Introduction: How to Podcast for Free (or Cheap)
Podcasting can seem pretty difficult to do, but with a little guidance its a breeze. There are several key steps in podcasting, and this tutorial will cover the absolute basics. If you're looking for how to do a live broadcast, a videocast, or anything that isn't bare bones audio and rss, I'm afraid you'll have to look elsewhere. This tutorial will cover:
Hosting the File
Creating an RSS Feed
Submitting the Show to iTunes
The first step- so basic it doesn't even get its own page is making sure you have a microphone. You'll need to have one that sounds decent, but don't go overkill on a top-of-the-line set just yet. Personally, the microphone built in to my Dell laptop works great, but that doesn't mean all laptop mics do. Test yours out, and make sure it sounds good enough to use- the last thing you want is a weird sounding you- right?
Interested in checking out my show? www.contracast.blogspot.com
Follow me on Twitter, if my tweets are of interest to you. www.twitter.com/contrapaul
Teachers! Did you use this instructable in your classroom?
Add a Teacher Note to share how you incorporated it into your lesson.
Step 1: Recording Audio
There are a few ways to do a podcast, and although you could opt to record just your voice, this tutorial is meant to show you how to record several people at once. The two key components I use are Skype- the free VOIP service, and MP3 Skype Recorder- a free Skype recorder. Download both programs, and set up Skype first, then the recorder. The recorder needs access to Skype, which you will have to approve. Assuming you plan to record the show with others, you will need to get them to download Skype as well, but they have no need for the recorder. Once you all add eachother as contacts, you're nearly ready to begin recording. Set the destination of the recorded file on the recorder, and set the recording mode to mono, and you're all set. Set up a conference call, make sure the file is being recorded properly, and talk away!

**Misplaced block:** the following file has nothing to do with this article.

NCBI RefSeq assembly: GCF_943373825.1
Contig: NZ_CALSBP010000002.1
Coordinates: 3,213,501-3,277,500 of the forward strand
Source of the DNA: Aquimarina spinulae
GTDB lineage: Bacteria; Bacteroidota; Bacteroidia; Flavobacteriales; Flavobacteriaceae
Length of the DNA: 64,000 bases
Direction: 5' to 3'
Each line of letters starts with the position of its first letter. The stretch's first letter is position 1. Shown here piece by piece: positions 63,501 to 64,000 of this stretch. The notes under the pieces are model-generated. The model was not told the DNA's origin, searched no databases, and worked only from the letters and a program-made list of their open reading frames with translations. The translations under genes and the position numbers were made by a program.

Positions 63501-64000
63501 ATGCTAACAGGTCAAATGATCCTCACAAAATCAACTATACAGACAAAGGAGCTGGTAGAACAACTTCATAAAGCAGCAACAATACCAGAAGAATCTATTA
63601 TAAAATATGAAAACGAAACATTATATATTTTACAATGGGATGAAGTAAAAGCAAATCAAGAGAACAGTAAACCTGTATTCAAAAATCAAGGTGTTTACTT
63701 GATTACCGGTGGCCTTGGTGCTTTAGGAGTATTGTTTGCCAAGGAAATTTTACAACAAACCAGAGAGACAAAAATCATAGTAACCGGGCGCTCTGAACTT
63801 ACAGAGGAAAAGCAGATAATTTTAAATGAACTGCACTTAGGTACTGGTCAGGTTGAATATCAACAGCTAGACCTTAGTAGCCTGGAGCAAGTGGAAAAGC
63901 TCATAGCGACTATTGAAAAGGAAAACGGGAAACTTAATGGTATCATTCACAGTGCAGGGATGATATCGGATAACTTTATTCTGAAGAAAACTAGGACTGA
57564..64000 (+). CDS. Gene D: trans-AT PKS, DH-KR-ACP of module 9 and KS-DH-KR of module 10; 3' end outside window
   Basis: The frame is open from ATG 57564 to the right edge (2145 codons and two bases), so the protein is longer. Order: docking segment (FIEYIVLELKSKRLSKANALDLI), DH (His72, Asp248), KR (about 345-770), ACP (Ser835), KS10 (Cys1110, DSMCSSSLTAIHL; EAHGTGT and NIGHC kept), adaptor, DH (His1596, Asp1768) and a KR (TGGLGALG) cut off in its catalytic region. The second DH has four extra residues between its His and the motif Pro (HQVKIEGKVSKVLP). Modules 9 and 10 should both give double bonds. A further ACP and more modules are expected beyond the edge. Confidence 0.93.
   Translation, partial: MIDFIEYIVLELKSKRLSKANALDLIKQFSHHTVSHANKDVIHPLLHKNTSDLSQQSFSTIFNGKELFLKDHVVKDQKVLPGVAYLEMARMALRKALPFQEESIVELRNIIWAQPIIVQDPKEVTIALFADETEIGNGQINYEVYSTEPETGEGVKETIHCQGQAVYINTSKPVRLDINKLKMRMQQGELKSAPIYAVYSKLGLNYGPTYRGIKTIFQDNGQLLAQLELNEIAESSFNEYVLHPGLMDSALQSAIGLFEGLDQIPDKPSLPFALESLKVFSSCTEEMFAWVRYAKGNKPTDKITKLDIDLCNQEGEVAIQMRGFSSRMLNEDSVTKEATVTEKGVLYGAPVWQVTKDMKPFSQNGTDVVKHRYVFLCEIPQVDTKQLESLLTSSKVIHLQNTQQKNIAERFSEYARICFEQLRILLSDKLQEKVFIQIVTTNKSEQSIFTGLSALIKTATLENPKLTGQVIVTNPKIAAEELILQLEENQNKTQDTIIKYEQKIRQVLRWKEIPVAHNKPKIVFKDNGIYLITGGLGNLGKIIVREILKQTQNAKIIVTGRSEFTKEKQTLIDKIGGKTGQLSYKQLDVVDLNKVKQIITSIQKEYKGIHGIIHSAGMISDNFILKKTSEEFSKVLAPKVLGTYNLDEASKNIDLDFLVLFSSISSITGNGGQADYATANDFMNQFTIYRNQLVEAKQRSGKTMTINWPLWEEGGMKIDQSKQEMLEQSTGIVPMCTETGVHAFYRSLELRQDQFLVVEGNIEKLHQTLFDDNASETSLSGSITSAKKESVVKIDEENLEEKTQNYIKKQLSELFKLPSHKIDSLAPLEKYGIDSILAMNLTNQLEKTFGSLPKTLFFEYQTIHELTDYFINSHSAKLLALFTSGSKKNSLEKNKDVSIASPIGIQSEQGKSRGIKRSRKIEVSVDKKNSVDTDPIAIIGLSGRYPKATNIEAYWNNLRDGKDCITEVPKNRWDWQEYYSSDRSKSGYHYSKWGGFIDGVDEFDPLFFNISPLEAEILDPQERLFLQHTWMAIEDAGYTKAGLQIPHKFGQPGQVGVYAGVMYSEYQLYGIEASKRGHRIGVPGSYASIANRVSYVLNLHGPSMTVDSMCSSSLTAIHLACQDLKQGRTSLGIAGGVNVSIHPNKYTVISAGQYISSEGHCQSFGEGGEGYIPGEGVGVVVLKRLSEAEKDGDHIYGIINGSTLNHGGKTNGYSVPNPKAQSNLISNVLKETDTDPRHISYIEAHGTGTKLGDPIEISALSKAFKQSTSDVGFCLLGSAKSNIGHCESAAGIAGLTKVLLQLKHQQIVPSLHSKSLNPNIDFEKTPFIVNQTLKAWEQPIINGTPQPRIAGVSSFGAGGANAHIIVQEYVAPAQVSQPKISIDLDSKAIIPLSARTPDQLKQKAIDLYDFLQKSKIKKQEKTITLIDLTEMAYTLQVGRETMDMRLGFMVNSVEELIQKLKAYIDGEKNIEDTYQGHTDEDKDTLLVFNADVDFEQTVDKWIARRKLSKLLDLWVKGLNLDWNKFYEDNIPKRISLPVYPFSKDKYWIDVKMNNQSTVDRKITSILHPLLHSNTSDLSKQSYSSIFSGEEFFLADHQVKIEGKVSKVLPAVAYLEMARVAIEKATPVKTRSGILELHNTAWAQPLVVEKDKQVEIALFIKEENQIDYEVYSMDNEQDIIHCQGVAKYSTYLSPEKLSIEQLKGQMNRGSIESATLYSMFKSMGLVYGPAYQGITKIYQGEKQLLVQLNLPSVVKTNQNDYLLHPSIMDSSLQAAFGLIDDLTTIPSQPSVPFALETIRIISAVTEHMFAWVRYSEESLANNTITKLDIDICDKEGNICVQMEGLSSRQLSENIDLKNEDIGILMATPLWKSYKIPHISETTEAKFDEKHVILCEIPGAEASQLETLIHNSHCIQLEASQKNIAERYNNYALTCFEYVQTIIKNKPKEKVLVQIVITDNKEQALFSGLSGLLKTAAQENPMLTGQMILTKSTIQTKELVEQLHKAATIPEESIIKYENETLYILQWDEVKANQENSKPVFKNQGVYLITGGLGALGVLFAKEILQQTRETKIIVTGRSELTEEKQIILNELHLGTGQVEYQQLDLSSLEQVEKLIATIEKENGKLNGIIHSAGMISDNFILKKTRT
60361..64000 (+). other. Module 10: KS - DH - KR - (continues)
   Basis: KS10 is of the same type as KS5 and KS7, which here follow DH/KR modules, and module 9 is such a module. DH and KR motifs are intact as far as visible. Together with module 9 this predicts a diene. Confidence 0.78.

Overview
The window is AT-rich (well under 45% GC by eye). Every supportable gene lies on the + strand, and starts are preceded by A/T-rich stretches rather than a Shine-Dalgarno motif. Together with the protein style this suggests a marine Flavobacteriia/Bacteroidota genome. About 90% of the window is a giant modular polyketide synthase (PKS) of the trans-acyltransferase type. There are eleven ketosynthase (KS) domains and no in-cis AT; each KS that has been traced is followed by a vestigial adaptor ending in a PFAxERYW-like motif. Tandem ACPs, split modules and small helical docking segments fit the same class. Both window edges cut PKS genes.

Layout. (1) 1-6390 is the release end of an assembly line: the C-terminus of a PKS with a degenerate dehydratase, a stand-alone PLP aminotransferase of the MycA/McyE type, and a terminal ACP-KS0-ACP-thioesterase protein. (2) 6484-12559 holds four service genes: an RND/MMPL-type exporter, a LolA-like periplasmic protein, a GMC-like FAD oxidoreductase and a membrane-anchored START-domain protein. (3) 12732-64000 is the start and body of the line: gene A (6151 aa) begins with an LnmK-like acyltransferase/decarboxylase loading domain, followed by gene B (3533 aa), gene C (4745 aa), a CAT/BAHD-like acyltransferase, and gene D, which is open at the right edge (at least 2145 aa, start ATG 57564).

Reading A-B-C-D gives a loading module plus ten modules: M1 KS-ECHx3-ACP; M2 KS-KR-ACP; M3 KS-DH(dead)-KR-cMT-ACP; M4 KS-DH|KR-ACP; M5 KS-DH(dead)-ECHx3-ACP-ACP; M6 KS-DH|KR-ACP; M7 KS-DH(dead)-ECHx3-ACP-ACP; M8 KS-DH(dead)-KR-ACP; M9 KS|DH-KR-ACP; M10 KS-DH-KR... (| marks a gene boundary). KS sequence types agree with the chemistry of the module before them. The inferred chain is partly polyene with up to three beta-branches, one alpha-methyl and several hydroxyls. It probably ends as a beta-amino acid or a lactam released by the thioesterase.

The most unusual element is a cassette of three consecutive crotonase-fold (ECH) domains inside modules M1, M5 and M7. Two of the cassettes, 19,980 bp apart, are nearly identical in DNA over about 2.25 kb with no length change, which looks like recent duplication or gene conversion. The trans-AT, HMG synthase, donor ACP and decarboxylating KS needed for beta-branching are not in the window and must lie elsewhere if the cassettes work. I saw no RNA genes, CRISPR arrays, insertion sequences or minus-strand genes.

Step 2: Editing the Audio
After you finish recording your show, you will be left with an Mp3 file, that can be used by itself for the podcast, but may require some trimming, or augmenting. There are 2 programs I use for this business, and they are both free to try- but there is no limit on how many times you reinstall and "try" again. They are NCH Software's Wavepad and Mixpad. Wavepad is a single file sound editor, and is great for trimming the start and end of a show, cutting out of bleeping any unnecessary content, and making any audio adjustments. Mixpad is a multi-track audio mixing software, and is useful for Adding intro music, putting seperate files together, etc. Combined, these two applications make quick work of what could be a tedious editing process. Once you finish editing your show, save the file as an Mp3, 128kps is good quality, but if you want a smaller file go 64kps. After this has saved, open the properties of the Mp3 and modify to the metadata to reflect the title, and type of file among other things. Its important to label the show as a podcast within the metadata, or else it might get lost among music Mp3s.
Step 3: Hosting the File
Hosting the Mp3 file seemed difficult to do for free when I started out, but I quickly found a great solution that works for both on-site playback and RSS feed access. That source is Archive.org. You simply create an account for free (no serious personal data collected), and start uploading.
Step 4: Creating an RSS Feed
Creating an RSS feed can be more daunting than recording the show at first, but a little research and dedication makes it easy.
Step 1: Set up a blog for the show on Blogger.com. While my primary blog features the show, it was more convenient for me to set up a show-specific blog. The most important thing to do is create a direct download link in each entry to the podcast file. Basically- just a plain link that when clicked downloads the Mp3. Without this, the RSS feed will see no media items, and be worthless.
Step 2: Use Google's Feedburner service to set up a podcast feed. Follow the instructions carefully, and use the Podmedic tool to check for media file enclosures.
Step 3: Thats it. Simple. You now have completed the step that essentially takes you from Mp3 file uploader to podcaster.
Step 5: Submitting the Show to ITunes
Submitting a podcast to iTunes is sort of like getting approval to sell your niche product at Wal-mart. Its a great way to get your show out there, and hopefully gain you something of a reward. Simply download iTunes, create an iTunes store account, go to "podcasts", click "submit a podcast", and paste the RSS link we just created. Now wait a few days, and you're show will likely be available through iTunes.
Step 6: Helpful Tips
Here's a few tips I recommend for a little more success with your show.
1. Spend time conference calling with your prospective co-hosts *before* the show. The difference between people who know how to have a conference call and the people who don't is night and day, and its tough to listen to the latter.
2. Design some *awesome* cover art to use in the RSS feed. Cover art is the difference between people skimming past your show, and people downloading it.
3. Be unique.
4. Write decent show notes and distribute them to everyone recording prior to the show. This adds structure, and tells people whats coming.
5. Have fun!